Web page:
When is C++ long double not long double?   3 comments


When the compiler is Microsoft’s. The data type long double exists and can be used but there is no difference between long double and double.

Saturn and Titan have been developed on Linux using the g++ and clang++ compilers, long double occupies 128 bits (only 80 bits are used) and double occupies 64 bits. I used the long double datatype because it allowed deeper zooms than double before the generated picture degrades due to lack of precision. I introduced code to check the required precision to correctly generate fractals as the level of zoom increased, the initial shift from long double works most of the time, for some reason when long double is in fact double it doesn’t. Update: the example fractal illustrating the problem doesn’t shift to multi-precision because it is one of those fractals that the automatic mechanism doesn’t work, zooming in further with the Linux version exhibits the same problem it just does it later because of the greater precision of long doubles.

For Windows versions of Saturn and Titan the testing was cursory so I missed this problem which is present in all released versions of Saturn and Titan to date.

The problem is best illustrated using two screen shots of the yet to be released version 4.0.0 of Saturn, one running on Windows and the other on Linux.

Saturn 4.0.0 on Windows 7

Saturn 4.0.0 on Windows 7

Saturn 4.0.0 on Linux

Saturn 4.0.0 on Linux

So I now have to add code to Saturn and Titan to account for Microsoft defining long double as double.

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3 responses to “When is C++ long double not long double?

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  1. If you don’t mind a little assembly (), It is not difficult to address the FPU and create at least an 80 bit double on Windows. You could then port it to gcc, etc. I did this in the 80’s for a program called FracTools. For a companion product called FracZooms, I slide (sp?) from int to double to 80 bit to extended precision decimal as needed for the depth and resolution for a given image. Just a thought (and obviously not a new one 🙂 )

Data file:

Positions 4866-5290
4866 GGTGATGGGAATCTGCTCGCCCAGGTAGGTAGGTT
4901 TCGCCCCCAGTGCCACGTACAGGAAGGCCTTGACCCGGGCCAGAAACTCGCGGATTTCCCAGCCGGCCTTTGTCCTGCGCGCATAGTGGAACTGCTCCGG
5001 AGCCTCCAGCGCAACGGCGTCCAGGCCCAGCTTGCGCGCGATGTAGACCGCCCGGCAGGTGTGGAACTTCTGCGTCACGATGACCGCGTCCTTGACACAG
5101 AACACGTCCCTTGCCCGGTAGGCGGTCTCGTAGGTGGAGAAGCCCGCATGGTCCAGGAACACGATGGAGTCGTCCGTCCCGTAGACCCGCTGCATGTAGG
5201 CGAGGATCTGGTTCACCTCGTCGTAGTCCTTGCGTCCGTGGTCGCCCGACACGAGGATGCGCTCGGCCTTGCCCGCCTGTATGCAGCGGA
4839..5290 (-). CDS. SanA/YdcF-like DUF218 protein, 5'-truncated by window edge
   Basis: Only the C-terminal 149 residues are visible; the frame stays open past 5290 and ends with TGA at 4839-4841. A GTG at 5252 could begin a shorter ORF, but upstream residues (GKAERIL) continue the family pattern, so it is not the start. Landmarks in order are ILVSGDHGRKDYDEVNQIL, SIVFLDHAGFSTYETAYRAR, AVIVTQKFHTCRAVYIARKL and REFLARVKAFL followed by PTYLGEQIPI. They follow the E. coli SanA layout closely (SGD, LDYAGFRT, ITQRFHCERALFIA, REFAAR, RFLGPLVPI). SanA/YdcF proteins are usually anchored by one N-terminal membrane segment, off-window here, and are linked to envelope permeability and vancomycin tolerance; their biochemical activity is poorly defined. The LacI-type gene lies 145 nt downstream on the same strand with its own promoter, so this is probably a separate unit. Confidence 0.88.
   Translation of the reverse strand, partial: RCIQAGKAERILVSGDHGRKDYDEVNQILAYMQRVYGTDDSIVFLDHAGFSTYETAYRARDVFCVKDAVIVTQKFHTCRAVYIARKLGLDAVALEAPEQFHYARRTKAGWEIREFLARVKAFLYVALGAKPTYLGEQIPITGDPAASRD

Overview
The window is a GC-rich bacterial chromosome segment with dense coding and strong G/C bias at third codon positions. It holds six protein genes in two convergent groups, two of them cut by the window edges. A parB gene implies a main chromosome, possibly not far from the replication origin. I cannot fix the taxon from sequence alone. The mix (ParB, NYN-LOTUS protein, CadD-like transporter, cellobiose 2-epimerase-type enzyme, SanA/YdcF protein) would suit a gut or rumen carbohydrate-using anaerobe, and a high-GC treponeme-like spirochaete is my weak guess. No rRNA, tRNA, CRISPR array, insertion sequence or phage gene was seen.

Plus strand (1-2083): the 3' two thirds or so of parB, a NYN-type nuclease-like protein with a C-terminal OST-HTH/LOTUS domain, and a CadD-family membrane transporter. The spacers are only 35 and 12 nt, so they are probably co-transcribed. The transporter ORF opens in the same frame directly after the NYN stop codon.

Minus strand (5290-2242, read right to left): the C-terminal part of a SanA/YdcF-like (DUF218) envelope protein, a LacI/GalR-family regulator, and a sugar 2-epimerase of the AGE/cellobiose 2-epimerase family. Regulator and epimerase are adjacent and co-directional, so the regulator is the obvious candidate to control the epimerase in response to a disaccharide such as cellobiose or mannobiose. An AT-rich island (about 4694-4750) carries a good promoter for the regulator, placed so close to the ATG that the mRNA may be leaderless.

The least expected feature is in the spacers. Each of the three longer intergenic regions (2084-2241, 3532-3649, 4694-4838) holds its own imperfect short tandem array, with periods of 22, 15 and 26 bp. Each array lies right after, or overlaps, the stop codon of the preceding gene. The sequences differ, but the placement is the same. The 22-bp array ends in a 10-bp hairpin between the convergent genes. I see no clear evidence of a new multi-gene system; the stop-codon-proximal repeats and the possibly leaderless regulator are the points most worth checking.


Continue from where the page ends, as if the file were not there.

–hsm

    • I have done experiments in the past with x86 assembler and fractals in an attempt to improve performance which resulted in code that was actually slower. Implementing long double code in assembler would require an enormous amount of work especially with respect to implementing functions such as square root, sin, cos, tan, asin, acos, atan, cosh, sinh, tanh etc. Writing assembler is error prone, the problem only affects the Windows port of my program so it’ll just shift to use 80 bit multi-precision numbers instead of long double, I suspect the multi-precision library may use the FPU via assembly. I have built my software on Windows using g++ and it does support 80 bit long doubles (128 bits are allocated for each long double) the resulting code is extremely slow.

      I find it strange that in all the enhancements to the x86 architecture that the old stack based FPU has been retained, additional instructions have been added to the CPU to support calculation of 4 single precision or 2 double precision values at the same time, the registers are 128 bits wide but neither Intel or AMD added support for 128 bit long doubles. I believe the Xeon Phi processors have 256 bit (and 512 bit ?) registers for vector processing but they still don’t support 128 bit values, the 80 bit FPU has been removed.

      • Interesting. I was using math co-processors before Intel. At that time there were actually two—one for integers and the other for floating point. You news that they’ve removed the 80 bit registers is yet another example of Intel’s long time misunderstanding of what would be useful to programmers. Did you know that they did the preliminary work on a string co-processor? They abandoned the project because they felt there was no need for it! I understand your remarks about the difficulty of working at the assembler level. In my case that is where I started coding, IBM 360/370 BAL the 8080/8085/Z80 then 8086, etc. I was lucky enough to time it correctly so that C became available for 8 bit machines and later of course for 16/32 bit devices.Then of course C++; first Walter Bright’s work, then Borland and late to the party as usual, Microsoft. I have written low level code on virtually every machine I’ve used simply because it seemed to fit my abilities and interests. In some regard I’m more at home the lower I get 🙂 BTW if you think the workload is large for a math function library, try it in 8080 code sometime. Like the Chinese curse, ‘may you live in interesting times’.The normal functions were fun enough but later adding the complex versions was a real joy.

        Seems like you’ve got a handle on it and I’m quite interested in you use of GCC. I’ve long been chained to VC because that is what my customers expect/demand. I’d like to hear more if you’ve the time…

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